The NZ Government Has Mapped Out Its Plan for Reopening Borders to International Travel
Prime Minister Jacinda Ardern announced that quarantine-free travel will return in a phased approach once enough New Zealanders are vaccinated.
For much of the past 18 months, New Zealand hasn't been open to international travel, other than via specific bubbles with nearby nations with low COVID-19 case numbers. Just like Australia, NZ's border policy has favoured closing the borders to help keep the pandemic from spreading widely throughout the country. As the vaccination campaign begins to ramp up, however, the NZ Government is now planning how the nation might begin to reopen to the rest of the world.
Today, Thursday, August 12, New Zealand Prime Minister Jacinda Ardern announced a phased approach to restarting international travel once enough New Zealanders are vaccinated. "The government will use the second half of 2021 to vaccinate as many New Zealanders as possible and safely conduct a self-isolation trial for vaccinated New Zealanders in order to prepare for a phased resumption of quarantine-free travel," Ardern advised in a statement.
"Getting vaccinated is the number one thing everyone can do to be protected against COVID-19, help accelerate our economic recovery, reduce the risk of lockdowns, and safely allow New Zealand's borders to begin re-opening next year," the Prime Minister continued. "The plan announced today is informed by the best available scientific evidence and public health advice. It will allow us to capture the opportunities vaccination brings, while protecting the gains New Zealanders have worked so hard for."
NZ is still maintaining its elimination strategy, but that'll be paired with a sped-up vaccination rollout "to ensure everyone is at least partially vaccinated as soon as possible to reduce the risk and impact of Delta entering the country," Ardern said. The country will move to a six-week period between jabs, so that more folks can get their first shots quicker. And, it's moving eligibility dates forward for groups yet to be vaccinated, with the jab open to everyone over 30 from Wednesday, August 25 — and to all ages from Wednesday, September 1.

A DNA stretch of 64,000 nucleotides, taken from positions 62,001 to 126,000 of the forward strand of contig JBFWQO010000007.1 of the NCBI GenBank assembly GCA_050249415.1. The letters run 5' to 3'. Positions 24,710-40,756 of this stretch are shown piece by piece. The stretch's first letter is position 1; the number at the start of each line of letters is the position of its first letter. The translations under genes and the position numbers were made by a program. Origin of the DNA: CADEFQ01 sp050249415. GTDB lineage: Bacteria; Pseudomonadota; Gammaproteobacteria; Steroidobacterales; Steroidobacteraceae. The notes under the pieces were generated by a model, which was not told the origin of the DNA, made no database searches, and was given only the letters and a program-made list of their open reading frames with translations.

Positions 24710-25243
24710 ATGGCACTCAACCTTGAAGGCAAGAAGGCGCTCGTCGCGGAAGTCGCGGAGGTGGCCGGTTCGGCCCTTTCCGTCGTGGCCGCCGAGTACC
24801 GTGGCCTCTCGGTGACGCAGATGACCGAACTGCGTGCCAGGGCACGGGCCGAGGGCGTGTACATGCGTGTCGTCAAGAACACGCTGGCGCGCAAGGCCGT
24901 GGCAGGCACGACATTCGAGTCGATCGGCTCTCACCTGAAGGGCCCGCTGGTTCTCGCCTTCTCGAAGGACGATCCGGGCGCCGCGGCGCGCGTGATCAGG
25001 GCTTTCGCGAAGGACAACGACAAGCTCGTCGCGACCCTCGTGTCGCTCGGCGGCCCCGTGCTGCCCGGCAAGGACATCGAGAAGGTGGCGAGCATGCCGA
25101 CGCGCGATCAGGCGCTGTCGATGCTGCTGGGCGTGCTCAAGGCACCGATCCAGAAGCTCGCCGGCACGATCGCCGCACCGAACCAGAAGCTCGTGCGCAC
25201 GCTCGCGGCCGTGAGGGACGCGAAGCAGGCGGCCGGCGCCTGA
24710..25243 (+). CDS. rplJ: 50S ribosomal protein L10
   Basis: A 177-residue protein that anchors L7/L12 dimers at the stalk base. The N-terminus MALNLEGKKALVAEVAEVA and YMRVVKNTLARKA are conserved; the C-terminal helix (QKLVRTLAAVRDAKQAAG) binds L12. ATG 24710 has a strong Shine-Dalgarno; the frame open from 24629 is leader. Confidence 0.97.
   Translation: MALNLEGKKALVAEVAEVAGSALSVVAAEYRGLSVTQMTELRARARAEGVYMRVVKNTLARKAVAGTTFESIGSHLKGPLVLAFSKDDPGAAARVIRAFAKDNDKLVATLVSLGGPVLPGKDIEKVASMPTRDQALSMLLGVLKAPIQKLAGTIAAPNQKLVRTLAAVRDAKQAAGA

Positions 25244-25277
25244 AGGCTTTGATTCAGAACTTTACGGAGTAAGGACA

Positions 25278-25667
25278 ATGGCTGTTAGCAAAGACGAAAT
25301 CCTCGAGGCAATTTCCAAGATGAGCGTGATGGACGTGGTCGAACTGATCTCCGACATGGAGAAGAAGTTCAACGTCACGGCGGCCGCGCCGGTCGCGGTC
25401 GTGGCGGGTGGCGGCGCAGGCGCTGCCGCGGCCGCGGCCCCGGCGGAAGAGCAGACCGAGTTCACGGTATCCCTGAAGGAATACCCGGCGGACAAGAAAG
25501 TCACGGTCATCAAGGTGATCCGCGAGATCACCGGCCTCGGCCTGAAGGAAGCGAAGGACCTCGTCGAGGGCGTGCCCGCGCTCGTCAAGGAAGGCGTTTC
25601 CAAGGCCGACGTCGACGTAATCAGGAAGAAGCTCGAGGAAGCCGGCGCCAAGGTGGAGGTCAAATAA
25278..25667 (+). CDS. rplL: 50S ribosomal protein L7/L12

Watch today's Reconnecting New Zealanders to the World Forum live here: https://t.co/QRmNLPUCI2
— Unite against COVID-19 (@covid19nz) August 11, 2021
Ideally, the expedited vaccination campaign will then allow NZ to allow international travel again from 2022. An exact date hasn't been identified, but Ardern advised that there'll be three different groups. "Low-risk, medium-risk and high-risk travel pathways will be created, and which pathway a traveller takes will be based on the risk associated with where they are coming from and their vaccination status."
So, if you're travelling to or from a country that's deemed low-risk, you'll be able to travel without quarantining — which is how the currently suspended trans-Tasman travel bubble with Australia has been working when it's up and running. From a medium-risk destination, if you're vaccinated, there'll be a combination of self-isolation and managed quarantine. The latter will apply for a shorter period, though. And, from high-risk spots, the same 14-day managed quarantine requirement will remain, regardless of whether you're vaccinated or not.
For the medium-risk option, NZ will run a self-isolation pilot later in 2021, in order to test the processes and systems required. "Businesses and organisations that need to send staff overseas will be invited to express interest in participating in the pilot which will run between October and December 2021," said Ardern.
Also part of the process, and for all pathways: developing a traveller health declaration system, looking into rapid testing on arrival at airports, investigating reliable pre-departure testing, strengthening contact tracing, and trialling self-isolation arrangements for some New Zealanders.
For more information about the New Zealand Government's plan for reopening NZ borders, head to the NZ Government website.
Published on August 12, 2021 by Sarah Ward